CHF15 per adult and CHF6 for kids; get your fondue on!
LA GIVRINE, SWITZERLAND – OK, there are no wheels in this post. In fact, it’s all about the joy of pushing two planks up the side of a mountain through the evergreens… and the exhilaration of sailing down through fresh snow fields and open piste.
Just back from the first ski outing of the year with my friend Jeremy; a two hour thirty minute ascent of the Poele Chaud peak adjacent to La Dôle (1,628m and 1,678m respectively).
From our perch at the weather station/hut at Poele Chaud we were able to take in the stunning vista of the Swiss Alps across the lake, appearing to rise from the foggy soup that is the Leman Basin.
Despite the balmy 5 and 6 degree weather we had been sweating through on the way up, the exposed face where fellow backcountry skiers and one snowboarder were dropping off, was verging on icy, and I appreciated the extra windshell I packed.
The trip down through the trees and carving heavy snow was a good trick after the workout climbing the backside of the peak.
We took it slow, popping out of the bindings and hoofing it where the trees were too close, the turns too tight and the drop too severe.
And half-an-hour later, we were headed down the piste with the chair-lift crowd, on our way home.
A good day by any measure.
GENEVA, SWITZERLAND – As we approach New Year’s Eve 2012/New Year’s Day 2013, I find myself preparing for the bitter-sweet send-off of motorcycle number 13 in my catalogue of bikes and maybe not coincidentally, singing odes to another dreamer and fan of new beginnings, John Lennon, “Another year over, and a new one just begun…”
There is a particular satisfaction to letting go of this favourite bike at the close of a particularly hard year.
Why? Because this bike has been so good to me – and is such a great bike altogether.
“Instant karma’s gonna get you…“ Letting her go amounts to an act of faith on my part; that 2013 will be an auspicious year, that stalled personal and professional aspirations will be rekindled, that I will be just fine without this counterbalance in my life – for a few months anyhow.
Getting ready to part with a loved bike inevitably follows the seven stages of separation:
- Anxiety at the thought of being without two-wheels.
- You picture yourself on a new bike on a high road with tangerine trees and marmalade skies.
- Disdain, for your faithful but tired horse.
- Betrayal, when your bike refuses to start for a prospective buyer, or suddenly develops a phantom short in the headlight wiring.
- Shame and repentance, for having thought less of an old friend.
- Amends made, starter and headlight miraculously fixed.
- And again anxiety at the thought of being without wheels. “It feels just like starting over…“
I am at stage two right now – though my wife is trying to disabuse me of the future bike “Double Fantasy“.
For me, the world of owning and trading used bikes is a “Walter Mitty” affair, a chance to live out alternate realities with each unique machine enriching and adding depth to the life experience (it is also less expensive than serial marriage/divorce).
“You may say I’m a dreamer, but I’m not the only one, perhaps one day you’ll join us,” and the world will ride as one.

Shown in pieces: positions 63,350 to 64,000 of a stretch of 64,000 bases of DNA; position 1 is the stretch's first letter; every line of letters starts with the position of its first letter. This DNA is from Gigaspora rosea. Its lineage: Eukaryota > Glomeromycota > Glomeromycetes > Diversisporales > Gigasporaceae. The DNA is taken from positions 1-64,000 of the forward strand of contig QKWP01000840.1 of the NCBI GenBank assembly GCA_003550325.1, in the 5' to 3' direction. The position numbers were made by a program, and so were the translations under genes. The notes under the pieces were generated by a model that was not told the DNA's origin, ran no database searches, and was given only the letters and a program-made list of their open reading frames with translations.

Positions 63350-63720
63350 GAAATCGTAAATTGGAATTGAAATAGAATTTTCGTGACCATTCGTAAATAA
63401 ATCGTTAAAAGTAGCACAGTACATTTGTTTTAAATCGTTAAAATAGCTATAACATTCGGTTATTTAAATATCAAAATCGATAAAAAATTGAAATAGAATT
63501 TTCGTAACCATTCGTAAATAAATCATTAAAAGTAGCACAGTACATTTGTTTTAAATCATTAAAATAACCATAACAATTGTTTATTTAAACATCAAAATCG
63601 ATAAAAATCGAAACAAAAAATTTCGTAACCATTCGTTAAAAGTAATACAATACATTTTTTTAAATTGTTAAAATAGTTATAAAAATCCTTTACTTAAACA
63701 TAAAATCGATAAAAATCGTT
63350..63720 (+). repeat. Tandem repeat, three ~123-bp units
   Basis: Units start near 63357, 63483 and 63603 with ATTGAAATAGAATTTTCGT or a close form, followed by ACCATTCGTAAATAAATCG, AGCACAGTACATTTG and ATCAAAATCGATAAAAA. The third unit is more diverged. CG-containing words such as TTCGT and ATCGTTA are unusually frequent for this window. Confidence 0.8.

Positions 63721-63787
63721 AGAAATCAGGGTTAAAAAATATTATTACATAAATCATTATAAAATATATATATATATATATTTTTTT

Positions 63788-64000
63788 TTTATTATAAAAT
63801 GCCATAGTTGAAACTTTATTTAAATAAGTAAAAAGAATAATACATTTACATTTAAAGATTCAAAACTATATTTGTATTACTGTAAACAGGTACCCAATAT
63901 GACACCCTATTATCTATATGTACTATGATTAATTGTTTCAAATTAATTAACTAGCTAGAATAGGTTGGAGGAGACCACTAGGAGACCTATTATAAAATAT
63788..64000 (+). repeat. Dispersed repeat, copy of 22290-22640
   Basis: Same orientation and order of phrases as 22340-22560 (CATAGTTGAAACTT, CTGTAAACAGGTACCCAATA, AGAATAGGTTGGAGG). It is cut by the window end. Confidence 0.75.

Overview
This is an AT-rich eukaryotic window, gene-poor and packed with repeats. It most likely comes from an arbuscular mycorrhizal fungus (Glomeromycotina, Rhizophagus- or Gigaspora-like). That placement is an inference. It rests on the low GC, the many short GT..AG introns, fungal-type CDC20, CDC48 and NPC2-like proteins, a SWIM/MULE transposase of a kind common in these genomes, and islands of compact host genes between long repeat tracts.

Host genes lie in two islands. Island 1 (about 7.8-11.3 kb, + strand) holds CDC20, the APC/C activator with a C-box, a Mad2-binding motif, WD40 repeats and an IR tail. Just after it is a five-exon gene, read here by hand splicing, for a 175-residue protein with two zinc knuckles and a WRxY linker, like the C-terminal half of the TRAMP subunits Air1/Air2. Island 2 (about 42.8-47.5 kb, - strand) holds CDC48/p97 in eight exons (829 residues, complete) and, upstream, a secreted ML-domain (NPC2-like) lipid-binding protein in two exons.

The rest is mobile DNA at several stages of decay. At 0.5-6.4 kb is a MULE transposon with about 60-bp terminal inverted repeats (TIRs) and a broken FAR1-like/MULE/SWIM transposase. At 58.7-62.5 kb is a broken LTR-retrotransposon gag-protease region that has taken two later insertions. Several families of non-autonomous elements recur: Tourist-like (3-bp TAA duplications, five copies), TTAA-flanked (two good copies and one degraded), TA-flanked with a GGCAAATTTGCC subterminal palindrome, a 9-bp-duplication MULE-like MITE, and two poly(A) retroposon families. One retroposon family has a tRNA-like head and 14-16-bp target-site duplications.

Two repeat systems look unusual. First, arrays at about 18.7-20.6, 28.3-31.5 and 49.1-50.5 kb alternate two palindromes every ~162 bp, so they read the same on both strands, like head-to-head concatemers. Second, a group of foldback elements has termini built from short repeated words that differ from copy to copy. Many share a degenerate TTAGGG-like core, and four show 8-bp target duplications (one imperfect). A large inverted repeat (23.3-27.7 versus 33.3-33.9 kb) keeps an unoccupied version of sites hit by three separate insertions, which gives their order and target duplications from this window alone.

Here’s to happy and safe motoring in 2013!
GENEVA, SWITZERLAND - (and the EU, Israel, Malaysia, UK, US, Zambia) Following last week’s snow dumping and recovering from a vicious chest cold, I took a “virtual” bike tour of the web to air out my brain and found a few gems worth mentioning.
Who would’ve thunk Top Gear’s James May was a bikers best friend? May sings the praises of cycling in a recent blog post, but says cyclists are in his experience, sad sacks who must “cheer up or fall off.”
It’s official, or nearly, now you can ride to work in style on recycled paper thanks to Israeli inventor Izhar Gafni’s cardboard cruiser.
Gafni’s creation costs a mere USD 9 to produce, is a visual stunner, is made from mostly recycled cardboard treated for water and flame resistance, and weighs just 9 kilos. The inventor is currently arranging mass production with bikes selling for under USD60. I can’t wait to get my hands on one.
Looking for a “natural sourced” bike frame? Check out Bamboo Bike Studio‘s bamboo frame kits starting at USD699 (components extra).
In less virtuous news, Zambia’s former Minister of Mines is on trial for allegedly stealing 20 bicycles destined for small-scale farmers. Really? this guy gives the Grinch a good name.
Tired of looking for a handy bike rack or a sign post to lock your bike, wheels and saddle to? Ma-Sistemas “Biceberg” and Bigloo concepts could change your mind about biking to work…The secure, under and above ground bicycle storage designs allow you to stow a bike, helmet and minor accessories in a rotating bike locker, retrievable via an interface similar to an ATM machine. Very cool indeed (especially the underground), remains to be seen just how many municipalities will find these cost effective…
Yeah for the Malaysian Tourism Ministry! In a move to promote bicycle tourism in the country, the Ministry is encouraging airlines to waive additional fees for bicycle baggage.
Related to a favourite peeve of mine (e-bikes masquerading as bikes), the European Parliament has voted to separate legislation for pedal power cycles and E-bikes. Thanks EP.
GENEVA, SWITZERLAND – With the weather a continual melancholy grey, I find myself walking past my tarped motorcycle for days on end and singing Richard Thompson’s “1952 Vincent Black Lightning“.
Like many bikers I know, I am uncharacteristically superstitious of talking smack about my current ride or coveting other bikes (they tend to get sudden “hiccups” when they think they’re being traded up – or down).
My 90′s street bike is a great all around performer (toss salt over shoulder) but the reality is 100 horses in Geneva is about as useful as, well, an ashtray on a motorbike.
More and more I find myself shamelessly ogling older “workhorses”; bikes that climb the tachometer methodically and feel like a trusted hand tool under the pegs. I dream of bikes made for three up, that you can strap a hay bale on top of, or hot wire on a cold wintry road when the ignition key has mysteriously vanished.
Favourite exes include a 1978 GS 1000, another ’78, CB 750 Supersport and a 76 KZ1000 police edition with foot boards and a heel-toe shifter.
What I would give to feel again the torpid roll of pistons through sticky cold oil when I kick over my bike in the morning…Until then I’ll keep singing to myself, and sneaking glances at motorcycle tractors of old.